Expressive language disorder means a child has difficulty conveying information in speech, writing, or communication. Expressive language disorder means a child has difficulty with verbal and written expression. They have difficulties with the grammatical aspect of language and produce significantly less complexity than their age peers.
Expressive language disorder can be a developmental (from birth) or acquired impairment. An acquired impairment occurs after a period of normal development. Language impairment may also be associated with other developmental disabilities.
There is evidence of a genetic link across generations. Approximately 1 in 10 children will show signs of expressive language impairment or difficulty.
Language difficulties are frequently diagnosed and treated by speech pathologists. Recommendations may be available for classroom interventions. It may also be necessary to have a hearing assessment and evaluation of cognitive functioning.
Children reach language milestones at different times, but most catch up to their peers. Children who continue to have difficulty with verbal expression may be diagnosed with expressive language disorder or another language impairment.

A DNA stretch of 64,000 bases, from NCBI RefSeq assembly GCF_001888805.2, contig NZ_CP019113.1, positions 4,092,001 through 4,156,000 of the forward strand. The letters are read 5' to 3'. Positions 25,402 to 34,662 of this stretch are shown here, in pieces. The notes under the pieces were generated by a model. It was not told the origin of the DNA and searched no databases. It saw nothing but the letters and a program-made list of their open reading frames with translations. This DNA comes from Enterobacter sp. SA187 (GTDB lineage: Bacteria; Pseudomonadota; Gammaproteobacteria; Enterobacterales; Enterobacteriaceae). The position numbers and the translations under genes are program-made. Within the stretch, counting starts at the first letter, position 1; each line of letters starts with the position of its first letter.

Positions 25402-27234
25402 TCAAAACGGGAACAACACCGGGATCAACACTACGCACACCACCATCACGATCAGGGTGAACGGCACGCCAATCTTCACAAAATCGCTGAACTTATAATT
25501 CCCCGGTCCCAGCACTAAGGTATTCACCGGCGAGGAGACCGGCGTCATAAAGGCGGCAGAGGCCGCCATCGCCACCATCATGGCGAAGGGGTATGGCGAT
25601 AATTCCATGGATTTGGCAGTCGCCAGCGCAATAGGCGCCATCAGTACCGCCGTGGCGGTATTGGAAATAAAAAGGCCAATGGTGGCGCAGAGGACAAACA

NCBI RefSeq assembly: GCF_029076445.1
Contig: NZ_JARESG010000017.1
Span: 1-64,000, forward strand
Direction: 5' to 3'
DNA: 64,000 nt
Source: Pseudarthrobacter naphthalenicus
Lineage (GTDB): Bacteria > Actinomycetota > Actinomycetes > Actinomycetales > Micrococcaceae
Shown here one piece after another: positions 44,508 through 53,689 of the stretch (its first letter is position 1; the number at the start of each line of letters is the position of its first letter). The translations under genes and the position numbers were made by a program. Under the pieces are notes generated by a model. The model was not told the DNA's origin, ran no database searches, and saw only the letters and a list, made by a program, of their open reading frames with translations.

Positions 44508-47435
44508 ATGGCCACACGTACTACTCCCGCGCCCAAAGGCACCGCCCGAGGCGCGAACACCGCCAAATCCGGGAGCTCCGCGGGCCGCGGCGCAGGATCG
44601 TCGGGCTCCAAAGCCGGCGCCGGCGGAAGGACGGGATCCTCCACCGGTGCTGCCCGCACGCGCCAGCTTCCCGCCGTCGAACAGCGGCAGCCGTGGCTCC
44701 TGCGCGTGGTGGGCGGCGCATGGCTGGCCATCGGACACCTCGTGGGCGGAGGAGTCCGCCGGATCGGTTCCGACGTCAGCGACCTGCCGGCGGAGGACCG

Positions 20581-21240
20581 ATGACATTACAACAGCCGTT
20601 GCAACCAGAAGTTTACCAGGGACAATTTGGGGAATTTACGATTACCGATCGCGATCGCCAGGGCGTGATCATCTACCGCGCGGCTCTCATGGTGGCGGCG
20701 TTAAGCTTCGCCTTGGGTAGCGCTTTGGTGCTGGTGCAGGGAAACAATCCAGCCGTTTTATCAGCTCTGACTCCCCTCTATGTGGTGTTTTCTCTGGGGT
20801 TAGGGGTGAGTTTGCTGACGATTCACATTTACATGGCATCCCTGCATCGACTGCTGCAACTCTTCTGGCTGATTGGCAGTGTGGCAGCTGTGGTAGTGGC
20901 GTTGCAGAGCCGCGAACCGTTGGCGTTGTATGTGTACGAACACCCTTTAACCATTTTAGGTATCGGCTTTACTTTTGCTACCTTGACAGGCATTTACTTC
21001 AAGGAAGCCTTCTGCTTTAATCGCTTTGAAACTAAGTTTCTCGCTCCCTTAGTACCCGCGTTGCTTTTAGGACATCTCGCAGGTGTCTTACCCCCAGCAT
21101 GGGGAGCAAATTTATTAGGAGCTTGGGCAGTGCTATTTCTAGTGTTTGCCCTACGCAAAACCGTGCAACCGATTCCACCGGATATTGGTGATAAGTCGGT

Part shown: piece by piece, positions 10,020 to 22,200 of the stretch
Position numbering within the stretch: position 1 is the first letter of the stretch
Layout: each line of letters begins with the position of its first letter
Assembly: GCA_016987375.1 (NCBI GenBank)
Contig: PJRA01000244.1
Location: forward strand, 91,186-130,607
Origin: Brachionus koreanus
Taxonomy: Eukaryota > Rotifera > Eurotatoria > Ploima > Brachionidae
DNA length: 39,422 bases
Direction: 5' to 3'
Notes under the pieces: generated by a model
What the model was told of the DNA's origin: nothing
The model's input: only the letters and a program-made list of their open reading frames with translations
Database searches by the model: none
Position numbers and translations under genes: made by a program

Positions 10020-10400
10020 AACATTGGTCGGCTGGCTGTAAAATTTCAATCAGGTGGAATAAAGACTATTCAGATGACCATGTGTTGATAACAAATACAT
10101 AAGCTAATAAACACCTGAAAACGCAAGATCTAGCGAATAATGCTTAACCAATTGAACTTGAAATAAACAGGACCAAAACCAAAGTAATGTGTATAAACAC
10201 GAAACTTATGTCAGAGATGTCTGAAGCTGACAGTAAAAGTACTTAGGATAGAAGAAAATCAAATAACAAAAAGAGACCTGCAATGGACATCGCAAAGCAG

Such children may exhibit problems with:
In some cases, expressive language problems are related to Down Syndrome, autism or hearing loss. This difficulty may also be in conjunction with receptive language problems.
Group and individual sessions with a speech pathologist may be recommended. Assistance from the school’s Learning Support Team and SLSOs in the classroom may be beneficial.
Provided audio recordings and technological supports?
Issued handouts of summaries and lesson notes?
Established a peer mentoring program or provided SLSO assistance?
Included collaborative activities?
Provided explicit group roles for peer tasks?